Benazir, the rally you addressed the day you died was in Rawalpindi, the headquarters of all who despised you: the Pakistani army, the ISI, the die-hard Islamists within, all forces that wanted you gone. Why, upon ending the rally in one piece, did you not consider yourself lucky to have lived another day, but instead chose to send your armored car straight into the throng, and then rise out of it for a last point-blank embrace of the crowd, a crowd you knew to be peppered with your mortal enemies? You of all people knew what wrath your murder would inspire. Hamid Gul, the former head of the ISI, told me himself. He and his brethren were not going to let you serve, meaning they were not going to let you live. But return you did. Your murder, then, was inevitable. You said so yourself. So what was in your mind, Benazir? Did you prefer chaos, fear and unfulfilled promise for a legacy, or did you think martyrdom would suffice as your last word? Or, if you couldn’t have Pakistan for yourself, did you want to leave Pakistan for no man, no other leader but a Bhutto? So, civil war, is it? Was this murder, Benazir, or was it really suicide? I can’t help but wonder if you set this up.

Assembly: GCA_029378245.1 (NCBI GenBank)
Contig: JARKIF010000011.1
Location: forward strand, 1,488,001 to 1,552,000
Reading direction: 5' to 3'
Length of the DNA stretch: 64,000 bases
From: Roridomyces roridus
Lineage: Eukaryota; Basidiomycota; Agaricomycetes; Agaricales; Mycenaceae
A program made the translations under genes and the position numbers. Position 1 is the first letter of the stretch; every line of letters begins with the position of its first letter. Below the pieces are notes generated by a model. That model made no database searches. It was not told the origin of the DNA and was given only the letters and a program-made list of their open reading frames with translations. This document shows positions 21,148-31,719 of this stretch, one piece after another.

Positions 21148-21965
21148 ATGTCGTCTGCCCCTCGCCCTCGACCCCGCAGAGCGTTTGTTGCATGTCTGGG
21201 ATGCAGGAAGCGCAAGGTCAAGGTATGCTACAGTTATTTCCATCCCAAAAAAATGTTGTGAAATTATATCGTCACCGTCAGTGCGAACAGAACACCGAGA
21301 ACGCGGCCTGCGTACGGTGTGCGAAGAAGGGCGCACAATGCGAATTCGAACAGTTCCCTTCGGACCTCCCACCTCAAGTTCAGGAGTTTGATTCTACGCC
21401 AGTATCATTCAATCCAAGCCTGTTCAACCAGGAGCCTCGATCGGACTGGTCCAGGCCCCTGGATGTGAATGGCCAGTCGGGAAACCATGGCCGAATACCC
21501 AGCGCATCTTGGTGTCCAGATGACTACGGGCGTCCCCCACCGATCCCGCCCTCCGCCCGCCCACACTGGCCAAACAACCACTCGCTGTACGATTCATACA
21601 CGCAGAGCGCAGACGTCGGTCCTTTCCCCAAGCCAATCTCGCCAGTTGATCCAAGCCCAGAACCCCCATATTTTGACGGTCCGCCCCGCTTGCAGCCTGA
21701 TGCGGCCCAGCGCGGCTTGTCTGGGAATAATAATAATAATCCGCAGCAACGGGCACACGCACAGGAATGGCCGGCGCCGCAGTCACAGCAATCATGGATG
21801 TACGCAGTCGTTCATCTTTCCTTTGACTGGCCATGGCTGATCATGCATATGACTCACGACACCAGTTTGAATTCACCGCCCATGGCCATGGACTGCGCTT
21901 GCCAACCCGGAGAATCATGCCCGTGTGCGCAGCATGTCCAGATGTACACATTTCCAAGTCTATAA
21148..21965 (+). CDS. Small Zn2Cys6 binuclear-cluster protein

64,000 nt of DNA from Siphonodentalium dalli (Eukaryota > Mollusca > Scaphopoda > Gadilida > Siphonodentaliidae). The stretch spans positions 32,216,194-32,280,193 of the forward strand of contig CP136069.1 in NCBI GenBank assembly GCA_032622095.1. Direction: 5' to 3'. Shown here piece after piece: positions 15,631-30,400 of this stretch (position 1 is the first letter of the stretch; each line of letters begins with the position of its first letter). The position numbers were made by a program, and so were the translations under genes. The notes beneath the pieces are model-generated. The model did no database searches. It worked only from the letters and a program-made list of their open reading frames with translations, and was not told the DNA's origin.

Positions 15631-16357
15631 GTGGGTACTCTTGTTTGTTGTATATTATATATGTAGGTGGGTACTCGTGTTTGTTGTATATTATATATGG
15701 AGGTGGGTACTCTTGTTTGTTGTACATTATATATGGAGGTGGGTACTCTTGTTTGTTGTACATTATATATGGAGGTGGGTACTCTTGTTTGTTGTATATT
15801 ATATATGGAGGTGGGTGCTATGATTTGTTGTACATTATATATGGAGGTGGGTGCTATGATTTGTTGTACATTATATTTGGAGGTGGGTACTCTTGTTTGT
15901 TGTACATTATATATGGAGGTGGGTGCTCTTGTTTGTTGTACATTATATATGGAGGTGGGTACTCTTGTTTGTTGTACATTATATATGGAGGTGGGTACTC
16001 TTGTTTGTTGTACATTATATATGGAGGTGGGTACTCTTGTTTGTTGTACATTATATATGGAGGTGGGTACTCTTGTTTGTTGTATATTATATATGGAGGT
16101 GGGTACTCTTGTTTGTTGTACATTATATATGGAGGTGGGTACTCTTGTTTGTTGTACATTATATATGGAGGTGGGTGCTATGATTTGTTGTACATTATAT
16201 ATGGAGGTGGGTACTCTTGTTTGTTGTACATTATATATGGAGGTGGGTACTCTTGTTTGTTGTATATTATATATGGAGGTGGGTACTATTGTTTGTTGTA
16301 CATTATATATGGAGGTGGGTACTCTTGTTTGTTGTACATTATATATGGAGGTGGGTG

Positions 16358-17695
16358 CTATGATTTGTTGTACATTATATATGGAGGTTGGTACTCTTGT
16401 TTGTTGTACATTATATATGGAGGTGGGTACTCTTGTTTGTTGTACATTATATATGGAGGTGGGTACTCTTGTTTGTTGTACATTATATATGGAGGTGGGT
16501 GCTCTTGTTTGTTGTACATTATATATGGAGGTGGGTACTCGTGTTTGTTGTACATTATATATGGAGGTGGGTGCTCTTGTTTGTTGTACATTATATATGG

Were you not brave enough to have chosen life instead?